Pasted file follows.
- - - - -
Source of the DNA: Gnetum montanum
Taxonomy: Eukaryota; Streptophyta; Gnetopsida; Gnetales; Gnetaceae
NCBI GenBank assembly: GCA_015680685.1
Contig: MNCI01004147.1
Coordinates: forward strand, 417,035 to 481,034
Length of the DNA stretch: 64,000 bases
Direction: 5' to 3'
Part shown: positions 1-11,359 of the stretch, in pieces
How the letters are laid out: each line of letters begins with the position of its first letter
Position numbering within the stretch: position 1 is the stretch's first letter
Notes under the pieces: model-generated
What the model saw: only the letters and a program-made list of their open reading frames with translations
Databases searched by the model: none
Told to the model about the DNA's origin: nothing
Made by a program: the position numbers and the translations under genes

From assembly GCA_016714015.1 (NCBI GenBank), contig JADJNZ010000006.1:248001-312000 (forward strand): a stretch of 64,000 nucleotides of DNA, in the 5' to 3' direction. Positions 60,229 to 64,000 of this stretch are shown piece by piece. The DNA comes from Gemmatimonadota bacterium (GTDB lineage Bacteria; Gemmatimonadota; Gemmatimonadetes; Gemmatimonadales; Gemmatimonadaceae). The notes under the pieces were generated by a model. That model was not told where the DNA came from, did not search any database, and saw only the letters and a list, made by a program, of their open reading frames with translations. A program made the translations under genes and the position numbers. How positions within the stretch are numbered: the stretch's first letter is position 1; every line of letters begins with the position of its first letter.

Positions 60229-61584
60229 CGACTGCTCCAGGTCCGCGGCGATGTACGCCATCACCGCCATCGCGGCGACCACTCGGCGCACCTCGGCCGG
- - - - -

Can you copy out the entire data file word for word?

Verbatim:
Source of the DNA: Gnetum montanum
Taxonomy: Eukaryota; Streptophyta; Gnetopsida; Gnetales; Gnetaceae
NCBI GenBank assembly: GCA_015680685.1
Contig: MNCI01004147.1
Coordinates: forward strand, 417,035 to 481,034
Length of the DNA stretch: 64,000 bases
Direction: 5' to 3'
Part shown: positions 1-11,359 of the stretch, in pieces
How the letters are laid out: each line of letters begins with the position of its first letter
Position numbering within the stretch: position 1 is the stretch's first letter
Notes under the pieces: model-generated
What the model saw: only the letters and a program-made list of their open reading frames with translations
Databases searched by the model: none
Told to the model about the DNA's origin: nothing
Made by a program: the position numbers and the translations under genes

From assembly GCA_016714015.1 (NCBI GenBank), contig JADJNZ010000006.1:248001-312000 (forward strand): a stretch of 64,000 nucleotides of DNA, in the 5' to 3' direction. Positions 60,229 to 64,000 of this stretch are shown piece by piece. The DNA comes from Gemmatimonadota bacterium (GTDB lineage Bacteria; Gemmatimonadota; Gemmatimonadetes; Gemmatimonadales; Gemmatimonadaceae). The notes under the pieces were generated by a model. That model was not told where the DNA came from, did not search any database, and saw only the letters and a list, made by a program, of their open reading frames with translations. A program made the translations under genes and the position numbers. How positions within the stretch are numbered: the stretch's first letter is position 1; every line of letters begins with the position of its first letter.

Positions 60229-61584
60229 CGACTGCTCCAGGTCCGCGGCGATGTACGCCATCACCGCCATCGCGGCGACCACTCGGCGCACCTCGGCCGG